Aluminum substrates having a diameter of 5 inches were polished on the surface. They were plasma treated using as the treating atmosphere different gas mixtures as shown below under Treatments 1-7 and 8-10.

TREATMENT 1

Treating gas: gas mixture of 1/1 O2 /Ar

Gas flow rate: 50 ml/min.

Vacuum: 0.05 Torr

Power frequency: 50 kHz

TREATMENT 2

Treating gas: gas mixture of 5/5/1 NH3 /H2 /Ar

Gas flow rate: 100 ml/min.

Vacuum: 0.1 Torr

Power frequency: 100 kHz

TREATMENT 3

Treating gas: gas mixture of 1/1 NH3 /NO2

Gas flow rate: 50 ml/min.

Vacuum: 0.05 Torr

Power frequency: 150 kHz

TREATMENT 4

The conditions used were the same as those of Treatment 1 except that an AC power source was used.

TREATMENT 5

The conditions used were the same as those of Treatment 1 except that the power frequency was 13.56 MHz which is a typical radio frequency.

TREATMENT 6

The conditions used were the same as those of Treatment 2 except that a DC power source was used.

TREATMENT 7

The conditions used were the same as those of Treatment 2 except that the power frequency was 1 MHz.

TREATMENT 8

The conditions used were the same as those of Treatment 1 except that the treating gas was Ar.

TREATMENT 9

The conditions used were the same as those of Treatment 4 except that the treating gas was Ar.

TREATMENT 10

The conditions used were the same as those of Treatment 5 except that the treating gas was Ar.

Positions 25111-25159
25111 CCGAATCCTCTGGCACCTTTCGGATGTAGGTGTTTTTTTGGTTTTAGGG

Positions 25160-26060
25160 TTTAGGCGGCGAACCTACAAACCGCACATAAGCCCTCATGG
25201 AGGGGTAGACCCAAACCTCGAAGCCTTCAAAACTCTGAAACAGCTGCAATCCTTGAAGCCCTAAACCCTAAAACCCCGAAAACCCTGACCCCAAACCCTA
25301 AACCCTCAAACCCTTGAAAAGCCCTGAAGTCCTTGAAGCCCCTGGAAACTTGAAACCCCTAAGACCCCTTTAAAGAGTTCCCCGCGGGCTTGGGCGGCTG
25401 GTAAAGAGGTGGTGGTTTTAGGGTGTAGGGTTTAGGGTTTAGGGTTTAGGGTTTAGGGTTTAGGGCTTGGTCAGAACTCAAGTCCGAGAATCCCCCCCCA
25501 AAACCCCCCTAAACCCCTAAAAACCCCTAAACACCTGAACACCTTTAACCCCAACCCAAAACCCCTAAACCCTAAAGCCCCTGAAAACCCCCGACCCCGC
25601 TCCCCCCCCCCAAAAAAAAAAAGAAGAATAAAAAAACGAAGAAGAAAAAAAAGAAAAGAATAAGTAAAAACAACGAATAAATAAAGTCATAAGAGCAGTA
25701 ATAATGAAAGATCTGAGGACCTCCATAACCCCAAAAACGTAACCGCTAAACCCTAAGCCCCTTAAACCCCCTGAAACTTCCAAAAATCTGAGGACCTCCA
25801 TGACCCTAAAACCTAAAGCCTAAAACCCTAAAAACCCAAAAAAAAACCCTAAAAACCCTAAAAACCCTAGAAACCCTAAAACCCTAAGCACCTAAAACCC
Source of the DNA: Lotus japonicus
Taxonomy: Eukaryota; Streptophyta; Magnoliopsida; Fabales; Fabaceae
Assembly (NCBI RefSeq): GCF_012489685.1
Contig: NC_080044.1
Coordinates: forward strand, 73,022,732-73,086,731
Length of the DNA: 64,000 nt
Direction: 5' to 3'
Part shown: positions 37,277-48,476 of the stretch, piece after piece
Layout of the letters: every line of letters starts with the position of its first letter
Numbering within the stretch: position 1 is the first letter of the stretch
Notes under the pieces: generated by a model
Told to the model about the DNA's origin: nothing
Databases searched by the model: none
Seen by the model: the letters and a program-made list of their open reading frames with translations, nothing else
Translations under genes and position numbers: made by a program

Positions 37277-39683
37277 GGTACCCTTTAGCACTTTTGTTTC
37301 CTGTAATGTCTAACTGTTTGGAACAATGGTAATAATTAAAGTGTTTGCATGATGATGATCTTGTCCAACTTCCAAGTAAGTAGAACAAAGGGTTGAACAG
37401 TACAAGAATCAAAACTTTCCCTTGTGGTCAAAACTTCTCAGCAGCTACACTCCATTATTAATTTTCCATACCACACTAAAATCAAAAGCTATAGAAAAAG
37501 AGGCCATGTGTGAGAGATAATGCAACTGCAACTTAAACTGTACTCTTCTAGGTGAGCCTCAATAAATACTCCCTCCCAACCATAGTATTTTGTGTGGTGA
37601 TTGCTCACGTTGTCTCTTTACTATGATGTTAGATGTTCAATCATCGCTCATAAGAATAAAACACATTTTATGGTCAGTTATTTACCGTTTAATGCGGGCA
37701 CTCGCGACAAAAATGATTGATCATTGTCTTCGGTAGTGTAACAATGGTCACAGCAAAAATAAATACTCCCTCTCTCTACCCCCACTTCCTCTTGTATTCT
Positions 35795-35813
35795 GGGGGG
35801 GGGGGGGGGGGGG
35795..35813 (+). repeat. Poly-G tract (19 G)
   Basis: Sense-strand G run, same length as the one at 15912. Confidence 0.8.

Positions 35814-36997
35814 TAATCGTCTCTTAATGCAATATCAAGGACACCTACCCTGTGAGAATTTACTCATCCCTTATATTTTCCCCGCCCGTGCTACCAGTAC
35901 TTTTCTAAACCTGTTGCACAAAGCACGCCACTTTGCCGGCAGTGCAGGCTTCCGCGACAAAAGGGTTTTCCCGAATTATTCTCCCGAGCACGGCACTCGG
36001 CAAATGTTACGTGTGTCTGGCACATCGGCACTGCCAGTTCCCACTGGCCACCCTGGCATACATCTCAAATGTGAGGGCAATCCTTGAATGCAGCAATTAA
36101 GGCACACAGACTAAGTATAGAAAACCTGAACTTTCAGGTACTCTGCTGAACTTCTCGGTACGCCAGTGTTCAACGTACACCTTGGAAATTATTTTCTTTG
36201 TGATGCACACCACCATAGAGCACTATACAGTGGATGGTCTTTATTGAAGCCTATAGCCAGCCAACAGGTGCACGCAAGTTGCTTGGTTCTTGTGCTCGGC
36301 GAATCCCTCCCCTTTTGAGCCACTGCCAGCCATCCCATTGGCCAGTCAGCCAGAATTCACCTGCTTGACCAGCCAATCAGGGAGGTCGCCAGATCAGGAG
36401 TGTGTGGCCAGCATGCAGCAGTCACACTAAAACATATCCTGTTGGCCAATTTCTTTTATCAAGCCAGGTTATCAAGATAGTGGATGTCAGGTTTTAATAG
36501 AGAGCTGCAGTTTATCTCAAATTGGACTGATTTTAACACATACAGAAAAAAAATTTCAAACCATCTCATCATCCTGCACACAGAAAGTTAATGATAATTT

The plasma-treated surface of the substrates was determined for contact angle by the test described hereinafter.

Magnetic layers were formed on the thus treated substrates by the method shown below, producing magnetic disks.

______________________________________Ingredients     Parts by weight______________________________________Fe--Co alloy powder           100Abrasive (Al2 O3)           3Nitrocellulose  6Epoxy resin (Epikote  1004)           4Polyurethane (Nippolan  5033)           10Solvent         250______________________________________

The mixture was milled for dispersion for 5 hours in a sand mill, to which 4 parts by weight of an isocyanate (Colonate L) was added. The composition was applied onto the substrates by a conventional coating technique while magnetic orientation was effected.

The resulting magnetic recording disks were examined for bond strength by the following test.

A. Bond strength

An adhesive tape was attached to the magnetic layer of each magnetic recording disc under a predetermined pressure. The adhesive tape was then pulled in a direction at an angle of 180 with respect to the original surface at a given rate. The force required to peel off the adhesive tape was measured.

B. Contact angle

The contact angle of the plasma-treated surface of the substrates was determined by the water drop projection method using a contact angle meter of CA-P type (manufactured by Kyowa Chemical K.K., Japan).

The results are shown in Table 1.

              TABLE 1______________________________________Sample Substrate surface                Bond strength                            Contact angleNo.    treatment     (gram)      ()______________________________________1      treatment 1   260         122      treatment 2   250         153      treatment 3   280         114      treatment 4   200         205      treatment 5   205         226      treatment 6   210         207      treatment 7   205         248      treatment 8   170         259      treatment 9   165         2410     treatment 10  160         2611     no treatment  150         28______________________________________